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The Monday Morning Run: World XC recap, Dibaba misses record, fast times in Texas

The Monday Morning Run: World XC recap, Dibaba misses record, fast times in Texas

| On 30, Mar 2015

Photo: © Getty Images for IAAF

Road, track and cross country meets top this week’s headlines in running.  Kenya and Ethiopia dominated in cross country (as expected), the wind blew in Texas (as always) and Genzebe Dibaba didn’t set a world record (as, wait what?!?).

The Medalists

The top three performances of the week

Gold: Geoffrey Kamworor

In an American sports parlance, Kamworor is a “tweener.”  He’s good on the roads and on the cross country course.  However, his breakthrough in the marathon has yet to come and he hasn’t had a race on the track that justified the considerable hype that his followed him during his career.

After Saturday’s win in China, he is the current World Cross Country and World Half Marathon.  Both great accomplishments, but ones that are a couple notches below a gold medal on the track or a top finish at a major marathon.

Kamworor beat a strong field on Saturday at the World Cross Country Championships.  Who knows if it will translate into bigger championships. He’s run great times at every distance he’s attempted, but his best performances have come in the “in between” races. Tweeners get a bad rap because they are difficult to quantify.  They don’t have one athletic identity. Their height, speed, skill or agility (depending on the sport) puts them in a gray area.  Kamworor isn’t destined to say in this position though. Even if he does he can make a lot of money and win a lot of races in his 12K- half marathon sweet spot.

Silver: Genzebe Dibaba

Dibaba is entering that Bolt territory where each of her performances is unfairly compared against ones that preceded it.  Her 14:48 at the Carlsbad 5,000 on Sunday is a remarkable time and is only diminished because of world record expectations.   She came up two seconds short of setting mark for a road 5K, running 14:48 and winning the race by 25 seconds.  Outdoor season can’t come soon enough for her.

Bronze: Agnes Tirop

She won the women’s race in China posted a five second victory over Senbere Teferi of Ethiopia. In the team race, Ethiopia edged Kenyan 17-19.  Pre-race favorite Emily Chebet was only Kenya’s third runner and she finished sixth overall.  The first 10 runners in the women’s race were from Kenya and Ethiopia. In the men’s race the two countries accounted for the first seven positions.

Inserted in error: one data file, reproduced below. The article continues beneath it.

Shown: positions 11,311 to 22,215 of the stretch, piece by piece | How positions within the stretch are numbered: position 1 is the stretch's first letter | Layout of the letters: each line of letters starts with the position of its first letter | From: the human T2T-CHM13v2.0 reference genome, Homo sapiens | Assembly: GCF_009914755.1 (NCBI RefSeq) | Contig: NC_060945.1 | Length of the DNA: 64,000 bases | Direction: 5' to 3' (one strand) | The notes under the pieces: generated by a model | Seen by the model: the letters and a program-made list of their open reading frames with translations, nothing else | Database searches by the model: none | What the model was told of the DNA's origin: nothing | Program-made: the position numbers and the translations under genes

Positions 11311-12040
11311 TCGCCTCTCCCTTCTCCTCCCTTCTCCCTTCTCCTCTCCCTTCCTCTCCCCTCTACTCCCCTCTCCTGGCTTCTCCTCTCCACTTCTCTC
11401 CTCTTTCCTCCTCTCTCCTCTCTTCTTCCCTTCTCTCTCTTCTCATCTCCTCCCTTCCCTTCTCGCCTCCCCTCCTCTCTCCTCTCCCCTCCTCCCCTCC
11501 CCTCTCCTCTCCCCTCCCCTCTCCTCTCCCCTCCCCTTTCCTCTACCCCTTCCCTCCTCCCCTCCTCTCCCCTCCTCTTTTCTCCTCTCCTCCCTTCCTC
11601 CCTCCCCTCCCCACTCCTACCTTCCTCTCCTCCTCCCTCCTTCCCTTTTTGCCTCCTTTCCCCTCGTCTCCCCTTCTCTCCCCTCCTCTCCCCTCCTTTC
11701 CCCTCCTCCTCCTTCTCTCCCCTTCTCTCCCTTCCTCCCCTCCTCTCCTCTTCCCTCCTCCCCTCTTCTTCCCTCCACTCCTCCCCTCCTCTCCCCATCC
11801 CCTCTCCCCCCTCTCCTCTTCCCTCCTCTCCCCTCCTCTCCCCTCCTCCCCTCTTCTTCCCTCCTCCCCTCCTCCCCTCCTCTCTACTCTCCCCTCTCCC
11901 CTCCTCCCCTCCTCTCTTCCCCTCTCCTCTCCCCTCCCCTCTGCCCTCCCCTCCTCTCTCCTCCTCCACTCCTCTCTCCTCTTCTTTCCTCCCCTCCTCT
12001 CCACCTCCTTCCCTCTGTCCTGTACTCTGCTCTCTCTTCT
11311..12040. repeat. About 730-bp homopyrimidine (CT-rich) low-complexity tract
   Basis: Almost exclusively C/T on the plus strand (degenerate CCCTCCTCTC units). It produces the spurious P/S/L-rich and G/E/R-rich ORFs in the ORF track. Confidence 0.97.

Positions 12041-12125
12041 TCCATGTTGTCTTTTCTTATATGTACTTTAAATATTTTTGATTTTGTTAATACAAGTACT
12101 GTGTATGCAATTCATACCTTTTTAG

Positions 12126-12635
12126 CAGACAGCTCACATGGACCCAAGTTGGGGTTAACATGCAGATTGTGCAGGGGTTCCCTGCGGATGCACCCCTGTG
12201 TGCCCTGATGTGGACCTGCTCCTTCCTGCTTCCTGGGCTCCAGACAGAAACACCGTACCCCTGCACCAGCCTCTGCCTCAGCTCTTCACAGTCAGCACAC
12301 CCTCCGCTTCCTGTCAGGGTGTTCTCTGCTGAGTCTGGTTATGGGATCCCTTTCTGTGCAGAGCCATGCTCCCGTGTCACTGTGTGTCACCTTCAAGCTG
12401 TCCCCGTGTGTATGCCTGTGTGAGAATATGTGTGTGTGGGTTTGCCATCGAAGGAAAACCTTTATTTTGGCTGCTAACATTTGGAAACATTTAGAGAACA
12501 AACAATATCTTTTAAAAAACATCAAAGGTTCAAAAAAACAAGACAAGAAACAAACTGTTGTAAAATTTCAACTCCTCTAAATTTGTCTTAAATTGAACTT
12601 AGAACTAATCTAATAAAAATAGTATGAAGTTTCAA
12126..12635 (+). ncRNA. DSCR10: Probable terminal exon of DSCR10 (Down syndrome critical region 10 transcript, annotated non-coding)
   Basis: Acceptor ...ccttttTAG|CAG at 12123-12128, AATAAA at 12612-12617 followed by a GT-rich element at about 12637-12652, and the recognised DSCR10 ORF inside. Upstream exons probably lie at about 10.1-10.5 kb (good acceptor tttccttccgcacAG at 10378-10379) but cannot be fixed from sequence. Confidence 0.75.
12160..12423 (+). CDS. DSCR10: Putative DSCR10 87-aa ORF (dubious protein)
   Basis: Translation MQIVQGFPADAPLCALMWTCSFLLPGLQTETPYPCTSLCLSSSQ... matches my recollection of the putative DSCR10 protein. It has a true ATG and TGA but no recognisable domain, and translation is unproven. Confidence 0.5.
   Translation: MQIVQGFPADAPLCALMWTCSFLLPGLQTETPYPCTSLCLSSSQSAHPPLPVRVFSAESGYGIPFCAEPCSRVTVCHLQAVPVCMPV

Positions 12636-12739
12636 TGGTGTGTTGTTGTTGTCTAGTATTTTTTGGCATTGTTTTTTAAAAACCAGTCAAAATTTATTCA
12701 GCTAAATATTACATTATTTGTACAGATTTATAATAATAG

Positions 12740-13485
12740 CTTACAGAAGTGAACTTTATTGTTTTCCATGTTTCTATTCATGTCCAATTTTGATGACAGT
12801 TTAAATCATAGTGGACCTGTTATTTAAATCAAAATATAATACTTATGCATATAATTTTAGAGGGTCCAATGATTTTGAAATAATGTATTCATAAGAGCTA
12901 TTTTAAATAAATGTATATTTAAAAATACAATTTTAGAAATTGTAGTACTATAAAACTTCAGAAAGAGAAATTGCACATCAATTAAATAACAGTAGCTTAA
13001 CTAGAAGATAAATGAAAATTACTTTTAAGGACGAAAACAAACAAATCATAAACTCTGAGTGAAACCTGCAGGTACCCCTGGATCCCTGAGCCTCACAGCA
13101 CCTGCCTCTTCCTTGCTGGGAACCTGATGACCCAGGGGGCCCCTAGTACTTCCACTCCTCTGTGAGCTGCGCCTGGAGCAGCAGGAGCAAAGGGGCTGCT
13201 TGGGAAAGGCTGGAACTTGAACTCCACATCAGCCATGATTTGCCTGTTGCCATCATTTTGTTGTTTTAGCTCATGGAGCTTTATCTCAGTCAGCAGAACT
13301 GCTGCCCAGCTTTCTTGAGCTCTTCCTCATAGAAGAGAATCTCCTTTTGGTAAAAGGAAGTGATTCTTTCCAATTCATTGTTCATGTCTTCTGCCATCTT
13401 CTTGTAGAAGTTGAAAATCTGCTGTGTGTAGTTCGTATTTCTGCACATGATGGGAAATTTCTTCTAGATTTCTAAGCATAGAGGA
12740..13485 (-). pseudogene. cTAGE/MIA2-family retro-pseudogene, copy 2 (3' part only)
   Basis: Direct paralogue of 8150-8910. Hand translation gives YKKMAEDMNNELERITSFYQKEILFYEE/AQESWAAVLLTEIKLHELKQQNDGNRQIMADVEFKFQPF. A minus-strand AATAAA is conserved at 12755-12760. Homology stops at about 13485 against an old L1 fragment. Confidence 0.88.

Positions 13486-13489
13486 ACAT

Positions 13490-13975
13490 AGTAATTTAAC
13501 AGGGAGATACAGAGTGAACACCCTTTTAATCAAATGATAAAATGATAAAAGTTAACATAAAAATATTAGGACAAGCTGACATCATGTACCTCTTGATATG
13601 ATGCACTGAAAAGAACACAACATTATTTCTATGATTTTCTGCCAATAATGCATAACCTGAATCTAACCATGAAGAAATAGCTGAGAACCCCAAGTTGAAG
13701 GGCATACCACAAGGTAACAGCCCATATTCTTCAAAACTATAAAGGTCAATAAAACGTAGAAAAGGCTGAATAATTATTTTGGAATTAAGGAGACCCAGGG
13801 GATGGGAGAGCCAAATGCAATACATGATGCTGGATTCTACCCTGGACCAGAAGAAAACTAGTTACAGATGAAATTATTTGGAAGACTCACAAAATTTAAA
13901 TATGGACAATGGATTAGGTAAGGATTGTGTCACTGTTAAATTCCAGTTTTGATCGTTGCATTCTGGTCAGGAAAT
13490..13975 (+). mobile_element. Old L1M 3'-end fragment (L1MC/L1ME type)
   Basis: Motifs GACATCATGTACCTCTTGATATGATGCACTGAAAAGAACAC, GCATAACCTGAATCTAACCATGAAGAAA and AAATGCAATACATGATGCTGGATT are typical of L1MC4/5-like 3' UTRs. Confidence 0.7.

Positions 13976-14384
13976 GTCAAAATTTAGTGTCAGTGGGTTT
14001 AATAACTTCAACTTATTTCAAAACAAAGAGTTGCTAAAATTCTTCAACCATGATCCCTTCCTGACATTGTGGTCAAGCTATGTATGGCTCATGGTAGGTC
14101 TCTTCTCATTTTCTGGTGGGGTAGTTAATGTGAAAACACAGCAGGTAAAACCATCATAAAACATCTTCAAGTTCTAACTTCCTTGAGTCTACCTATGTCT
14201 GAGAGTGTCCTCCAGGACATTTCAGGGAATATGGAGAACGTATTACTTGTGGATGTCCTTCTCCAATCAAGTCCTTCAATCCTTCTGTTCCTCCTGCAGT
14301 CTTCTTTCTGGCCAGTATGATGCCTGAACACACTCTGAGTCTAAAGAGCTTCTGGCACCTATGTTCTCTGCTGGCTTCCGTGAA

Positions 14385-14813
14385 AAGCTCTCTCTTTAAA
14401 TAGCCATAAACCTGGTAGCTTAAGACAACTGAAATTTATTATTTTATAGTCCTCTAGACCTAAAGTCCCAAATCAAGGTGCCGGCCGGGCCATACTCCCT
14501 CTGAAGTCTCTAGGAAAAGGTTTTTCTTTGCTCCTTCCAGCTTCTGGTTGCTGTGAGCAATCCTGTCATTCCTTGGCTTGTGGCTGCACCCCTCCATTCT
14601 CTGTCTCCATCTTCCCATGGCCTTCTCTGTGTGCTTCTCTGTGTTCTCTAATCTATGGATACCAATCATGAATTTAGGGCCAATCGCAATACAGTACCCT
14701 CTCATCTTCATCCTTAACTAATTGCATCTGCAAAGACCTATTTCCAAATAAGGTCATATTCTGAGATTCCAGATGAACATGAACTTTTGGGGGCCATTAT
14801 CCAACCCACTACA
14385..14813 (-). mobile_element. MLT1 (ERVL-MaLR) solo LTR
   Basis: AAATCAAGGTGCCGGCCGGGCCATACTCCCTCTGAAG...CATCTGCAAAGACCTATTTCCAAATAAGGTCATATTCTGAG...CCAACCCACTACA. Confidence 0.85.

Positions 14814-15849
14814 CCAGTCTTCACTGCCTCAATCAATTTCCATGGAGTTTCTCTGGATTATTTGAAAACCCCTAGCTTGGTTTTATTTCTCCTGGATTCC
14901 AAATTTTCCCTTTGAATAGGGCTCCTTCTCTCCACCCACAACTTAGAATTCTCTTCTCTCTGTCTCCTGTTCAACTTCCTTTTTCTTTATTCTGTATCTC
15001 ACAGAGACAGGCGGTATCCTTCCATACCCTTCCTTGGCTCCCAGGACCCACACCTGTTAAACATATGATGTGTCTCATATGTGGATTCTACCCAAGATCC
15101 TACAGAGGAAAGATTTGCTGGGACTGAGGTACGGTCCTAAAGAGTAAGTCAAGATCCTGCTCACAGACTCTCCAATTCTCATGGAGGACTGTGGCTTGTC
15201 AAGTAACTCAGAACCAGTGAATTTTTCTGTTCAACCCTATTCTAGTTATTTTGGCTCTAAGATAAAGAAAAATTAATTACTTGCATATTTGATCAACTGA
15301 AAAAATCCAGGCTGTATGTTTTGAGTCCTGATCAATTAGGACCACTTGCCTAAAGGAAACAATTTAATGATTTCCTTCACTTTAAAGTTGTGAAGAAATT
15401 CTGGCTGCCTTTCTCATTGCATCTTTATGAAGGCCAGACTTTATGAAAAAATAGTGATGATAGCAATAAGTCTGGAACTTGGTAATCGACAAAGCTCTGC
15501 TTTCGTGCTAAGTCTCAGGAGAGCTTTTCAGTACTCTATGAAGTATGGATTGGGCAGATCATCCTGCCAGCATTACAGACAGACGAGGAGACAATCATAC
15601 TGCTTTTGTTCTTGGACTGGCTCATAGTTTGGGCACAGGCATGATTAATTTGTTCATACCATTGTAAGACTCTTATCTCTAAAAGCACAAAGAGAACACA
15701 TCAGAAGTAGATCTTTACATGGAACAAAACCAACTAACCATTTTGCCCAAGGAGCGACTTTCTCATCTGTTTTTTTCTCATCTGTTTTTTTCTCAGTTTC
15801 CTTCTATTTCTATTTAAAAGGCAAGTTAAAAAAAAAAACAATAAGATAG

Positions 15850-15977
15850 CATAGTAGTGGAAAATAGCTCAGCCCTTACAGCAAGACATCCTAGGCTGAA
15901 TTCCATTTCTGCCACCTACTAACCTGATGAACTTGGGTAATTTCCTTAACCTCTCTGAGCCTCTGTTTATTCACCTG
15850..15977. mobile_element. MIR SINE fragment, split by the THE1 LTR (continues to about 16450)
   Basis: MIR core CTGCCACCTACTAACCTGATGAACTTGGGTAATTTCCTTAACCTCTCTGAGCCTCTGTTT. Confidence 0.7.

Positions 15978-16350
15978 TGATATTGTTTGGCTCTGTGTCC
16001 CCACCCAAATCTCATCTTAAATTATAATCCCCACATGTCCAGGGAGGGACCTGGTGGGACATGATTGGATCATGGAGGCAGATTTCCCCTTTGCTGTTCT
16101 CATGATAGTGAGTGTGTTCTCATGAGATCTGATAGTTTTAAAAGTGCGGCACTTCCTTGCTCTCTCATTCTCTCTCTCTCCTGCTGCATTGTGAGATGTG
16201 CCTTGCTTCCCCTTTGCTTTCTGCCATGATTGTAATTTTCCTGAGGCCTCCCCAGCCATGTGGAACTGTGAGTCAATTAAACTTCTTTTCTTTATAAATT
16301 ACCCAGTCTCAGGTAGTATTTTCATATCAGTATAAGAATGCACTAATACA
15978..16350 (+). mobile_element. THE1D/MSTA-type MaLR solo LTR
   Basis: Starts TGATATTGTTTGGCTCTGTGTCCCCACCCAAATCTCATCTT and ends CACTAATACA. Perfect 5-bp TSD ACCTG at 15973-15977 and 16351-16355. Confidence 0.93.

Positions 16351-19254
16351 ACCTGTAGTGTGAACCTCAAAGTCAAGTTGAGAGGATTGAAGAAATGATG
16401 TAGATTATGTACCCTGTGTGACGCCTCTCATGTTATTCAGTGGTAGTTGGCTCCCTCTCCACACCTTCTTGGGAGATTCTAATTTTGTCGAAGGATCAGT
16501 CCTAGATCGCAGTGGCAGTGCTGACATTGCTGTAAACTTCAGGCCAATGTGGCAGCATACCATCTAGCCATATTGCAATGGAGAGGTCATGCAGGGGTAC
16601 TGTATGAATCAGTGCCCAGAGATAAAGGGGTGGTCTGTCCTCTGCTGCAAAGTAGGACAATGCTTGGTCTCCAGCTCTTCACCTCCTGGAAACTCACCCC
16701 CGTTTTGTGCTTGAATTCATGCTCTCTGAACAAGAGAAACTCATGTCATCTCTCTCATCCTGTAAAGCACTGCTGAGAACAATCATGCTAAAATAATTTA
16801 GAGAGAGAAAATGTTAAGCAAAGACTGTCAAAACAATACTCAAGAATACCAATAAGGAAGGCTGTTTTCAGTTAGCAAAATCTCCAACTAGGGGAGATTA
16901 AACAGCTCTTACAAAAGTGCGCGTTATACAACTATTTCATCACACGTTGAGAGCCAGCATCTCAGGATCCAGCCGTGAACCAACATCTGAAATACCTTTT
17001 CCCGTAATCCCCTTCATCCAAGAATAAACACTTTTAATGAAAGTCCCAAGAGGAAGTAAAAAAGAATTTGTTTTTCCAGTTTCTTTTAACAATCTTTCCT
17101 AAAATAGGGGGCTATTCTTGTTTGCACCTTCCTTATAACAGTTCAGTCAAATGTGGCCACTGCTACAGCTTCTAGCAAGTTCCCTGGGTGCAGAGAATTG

Surging….

-Yoshihide Kiryu

You have to take the Texas Relays times with a grain salt…..a grain of salt that runs a .5 personal best because it gets blown down the straightaway with a 20 m.p.h at its back.

Japanese sprint star Yoshihide Kiryu is the latest to get the benefit of the Austin, Texas tailwinds.  He ran the 100 in 9.87 seconds with a 3.3 m/s wind at his back on Saturday at the Texas Relays.  That time looked even better after fellow sprint phenom Trayvon Bromell posted a 9.90 in a different heat, also with a + 3.3 m/s wind.

-Sara Hall

After a marathon, it takes most people four days to walk down stairs properly.  Even elite marathoners typically take off two weeks off to recover.  Sara Hall had only 13 days between the Los Angeles Marathon and the World Cross Country Championships.  Despite the quick turnaround, and her disappointing run in Los Angeles, Hall was the top American in China, finishing in 20th place.

-Muktar Edris

Edris was a name that popped up last year in the merry-go-round of winners that was the Diamond League men’s 5,000.  Nobody had any idea if he was going to stick around or if he was just a one summer wonder.  He finished third on Saturday behind Kaworor and Bedan Karoki and is building a nice resume.  We already know he has speed with a 12:54 personal best in the 5,000.  The strength to perform well over a 12,000 meter cross country course projects very well for his potential in the 10,000 on the track.

-Renaud Lavillenie

First, a warning that you should not try this at home. Even Lavillenie shouldn’t be trying this and he is a world record holder with a multitude of talents on the track.  Previously, he mashed up hurdling and pole vaulting.

Now he put some barriers on the long jump runway.  There is no official measurement on the jump, but it looks pretty far to me.  I’m not sure what combination event he is going to try next. After you hurdle with a 15 foot pole everything probably seems tame in comparison.  Until he figures it out, we will continue the spectacle of a world record holder doing dangerous things for our entertainment on Instagram.